Maybe he will run a marathon. He probably won't be coaching. For now, Patrice Bergeron is content to be the “Uber driver for the family,” and that's a pretty good feeling.
“It’s been an amazing ride, 20 years, but also hockey brings you a lot of pressure and stress,” he said on Wednesday at a TD Garden news conference a day after he announced his retirement. “So, it will be a nice change to just be able to be the Uber driver for the family for a little bit and just relax.”
A soon-to-be Hall of Famer who centered the first line on the best team in hockey during his final season, Bergeron announced on Tuesday that he would not return next season.
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It wasn’t that his skills were slipping: He won his second straight Selke Trophy as the league's top forward— and sixth overall — and led the Bruins to the most wins and most points in NHL history. But his desire to prepare for the games was.
“It was taking a lot longer now. I couldn’t just put the equipment on and jump on the ice,” he said.
“I wanted to play the game at the highest level that I could, and felt like I wanted to kind of leave on top of my game,” Bergeron told a gathering of reporters, with representatives from ownership and the front office also in attendance for the news conference in the aptly named Legends restaurant. “I just knew it was time.”
Bergeron scored 427 goals with 613 assists in 19 seasons with the Bruins, who selected him in the second round of the 2003 draft. He added 50 more goals and 78 points in the playoffs, leading the Bruins to the Stanley Cup Final three times, and scoring twice — one of them short-handed — in the Game 7 clincher against Vancouver. The French-speaking native of the Quebec City suburbs also won two Olympic gold medals with Canada.
BRUINS CAPTAIN PATRICE BERGERON ANNOUNCES RETIREMENT AFTER 19 SEASONS IN BOSTON
Bruins president Cam Neely said the team hadn't made any plans yet to honor their former captain, but retiring his No. 37 is “a no-brainer.” “We’ll figure out a time to do that,” Neely said.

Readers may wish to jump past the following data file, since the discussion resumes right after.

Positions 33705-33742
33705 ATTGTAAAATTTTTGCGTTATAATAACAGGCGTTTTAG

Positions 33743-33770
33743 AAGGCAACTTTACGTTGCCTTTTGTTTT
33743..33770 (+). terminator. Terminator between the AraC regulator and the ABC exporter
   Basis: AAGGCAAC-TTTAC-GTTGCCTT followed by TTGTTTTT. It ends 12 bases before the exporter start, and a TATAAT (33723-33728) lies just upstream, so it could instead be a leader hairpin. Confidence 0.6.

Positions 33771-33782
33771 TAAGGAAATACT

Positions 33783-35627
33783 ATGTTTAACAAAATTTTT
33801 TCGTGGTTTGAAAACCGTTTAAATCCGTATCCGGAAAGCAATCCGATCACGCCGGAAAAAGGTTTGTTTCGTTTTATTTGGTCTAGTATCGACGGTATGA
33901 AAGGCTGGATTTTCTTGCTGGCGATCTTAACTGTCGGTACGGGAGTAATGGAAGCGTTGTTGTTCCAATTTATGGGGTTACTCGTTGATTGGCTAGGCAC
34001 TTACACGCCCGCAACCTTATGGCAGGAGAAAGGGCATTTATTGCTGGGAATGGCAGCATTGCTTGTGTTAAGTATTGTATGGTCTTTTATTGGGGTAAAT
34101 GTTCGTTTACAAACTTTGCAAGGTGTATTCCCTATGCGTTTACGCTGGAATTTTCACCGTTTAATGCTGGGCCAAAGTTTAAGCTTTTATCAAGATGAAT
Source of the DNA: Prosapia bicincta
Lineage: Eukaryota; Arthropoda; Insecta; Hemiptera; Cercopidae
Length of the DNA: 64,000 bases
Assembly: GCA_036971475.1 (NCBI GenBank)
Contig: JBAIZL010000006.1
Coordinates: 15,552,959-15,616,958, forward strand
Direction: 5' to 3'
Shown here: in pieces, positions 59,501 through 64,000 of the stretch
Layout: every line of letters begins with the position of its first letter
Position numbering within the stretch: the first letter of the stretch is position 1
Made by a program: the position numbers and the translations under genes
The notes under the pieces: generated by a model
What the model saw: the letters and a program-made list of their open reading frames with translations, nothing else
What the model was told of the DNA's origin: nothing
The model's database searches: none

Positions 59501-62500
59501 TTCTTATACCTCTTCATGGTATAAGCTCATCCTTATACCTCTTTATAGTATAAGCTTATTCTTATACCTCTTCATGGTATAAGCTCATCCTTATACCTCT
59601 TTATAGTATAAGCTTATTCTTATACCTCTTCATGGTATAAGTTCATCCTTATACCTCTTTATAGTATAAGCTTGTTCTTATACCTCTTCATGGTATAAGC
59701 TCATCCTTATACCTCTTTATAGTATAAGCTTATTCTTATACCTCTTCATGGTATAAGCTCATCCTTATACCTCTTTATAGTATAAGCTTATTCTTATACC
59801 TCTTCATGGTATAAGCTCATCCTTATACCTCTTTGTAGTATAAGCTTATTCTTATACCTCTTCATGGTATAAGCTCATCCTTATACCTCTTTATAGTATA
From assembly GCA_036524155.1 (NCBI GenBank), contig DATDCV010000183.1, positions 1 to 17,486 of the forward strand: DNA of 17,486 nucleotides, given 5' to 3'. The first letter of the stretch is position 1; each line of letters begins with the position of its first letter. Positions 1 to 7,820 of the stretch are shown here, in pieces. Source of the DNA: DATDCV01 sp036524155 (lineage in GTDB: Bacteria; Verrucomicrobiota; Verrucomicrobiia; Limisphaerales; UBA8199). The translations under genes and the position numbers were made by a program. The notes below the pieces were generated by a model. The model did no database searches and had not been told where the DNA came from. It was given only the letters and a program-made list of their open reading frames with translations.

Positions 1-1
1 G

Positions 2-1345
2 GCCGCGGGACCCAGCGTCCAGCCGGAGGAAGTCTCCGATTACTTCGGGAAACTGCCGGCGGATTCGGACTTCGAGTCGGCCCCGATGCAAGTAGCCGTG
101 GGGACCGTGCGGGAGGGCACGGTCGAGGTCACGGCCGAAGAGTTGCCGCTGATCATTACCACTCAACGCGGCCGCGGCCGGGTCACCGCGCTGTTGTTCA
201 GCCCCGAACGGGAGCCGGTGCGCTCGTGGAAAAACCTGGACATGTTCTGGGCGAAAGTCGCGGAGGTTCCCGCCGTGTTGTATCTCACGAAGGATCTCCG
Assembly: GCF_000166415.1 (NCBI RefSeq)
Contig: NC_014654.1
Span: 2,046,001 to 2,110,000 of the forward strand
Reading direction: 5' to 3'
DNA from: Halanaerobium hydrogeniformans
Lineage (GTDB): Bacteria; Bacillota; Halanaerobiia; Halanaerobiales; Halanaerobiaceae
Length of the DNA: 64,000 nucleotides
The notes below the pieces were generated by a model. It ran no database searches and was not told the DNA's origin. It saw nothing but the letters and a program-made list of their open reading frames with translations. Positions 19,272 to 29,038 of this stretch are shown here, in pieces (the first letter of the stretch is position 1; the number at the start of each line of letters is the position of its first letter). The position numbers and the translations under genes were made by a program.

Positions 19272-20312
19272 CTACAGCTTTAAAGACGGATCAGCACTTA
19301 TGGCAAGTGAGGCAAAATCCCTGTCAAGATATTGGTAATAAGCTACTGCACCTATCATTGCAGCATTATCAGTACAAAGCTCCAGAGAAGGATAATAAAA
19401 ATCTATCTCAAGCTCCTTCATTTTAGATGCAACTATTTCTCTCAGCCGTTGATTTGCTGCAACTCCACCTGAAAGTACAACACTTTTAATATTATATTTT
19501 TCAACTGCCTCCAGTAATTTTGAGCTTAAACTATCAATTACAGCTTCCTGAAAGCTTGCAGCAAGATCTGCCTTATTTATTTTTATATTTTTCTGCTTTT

The front office and coaching staff will also discuss the new captain. Brad Marchand is the longest-tenured member of the roster, and he has worn the alternate's “A” since 2020, when Bergeron was elevated to the captaincy with the departure of Zdeno Chara. (Bergeron noted that Chara didn't exactly let himself go, running the Boston Marathon last year.)
Neely said he and the rest of the Bruins management tried to talk Bergeron out of retiring, with no luck.
“The recurring theme was always that you’re going to know when it’s time. And it just felt like it was,” Bergeron said. “I’m a very intuitive guy. I feel like I always listen to my instincts and my heart, and it just felt like it was time for me to move on. Unfortunately, I wish I could play forever and never have to do this. But, as you know, eventually you have to move on. The body tells you something sometimes.”
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Bergeron, 38, led the Bruins to the 2011 Stanley Cup championship and two other trips to the Final. He considered retirement last summer, but came back on a one-year deal and helped Boston win the Presidents Trophy with the NHL's best record ever.
But after a first-round loss in the playoffs, though, he went through the thought process again.
“When the wound is fresh, you can’t make rational decisions. You have to really make sure you think about things or at least give yourself time to let it come to you, and I felt like that’s what I did,” Bergeron said. “There was a part of me that, yes, wanted to come back early on. … Once I took a step back and I realized everything that I was fortunate to experience and live as a hockey player and as a person, I felt very lucky and grateful.”
Bergeron didn’t spend much time reminiscing about his career highlights. But he was asked about one moment that proved to be formative: The concussion that ended his 2007-08 season after 10 games and left him appreciating the game even more.
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“Things happen for a reason,” he said. “Of course, I’d like to change that moment, but at the same time I wouldn’t because it made me stronger and made me realize how thankful I am and grateful to be able to play. It took that away from me for quite some time, so for every time in harder days or dog days of winter when it’s dark, I always try to go and appreciate practice, or a workout, or obviously the games. So it’s taught me a lot.”
Bergeron's retirement brought tributes from the Boston locker room and across the league.
“What you’ve built here is special,” Bruins defenseman Charlie McAvoy said in a video posted by the team. “I promise I’ll do everything I can to take care of it. I love you. I know we’ll be friends forever, and I want to wish you the best of luck in your next chapter with your beautiful family.”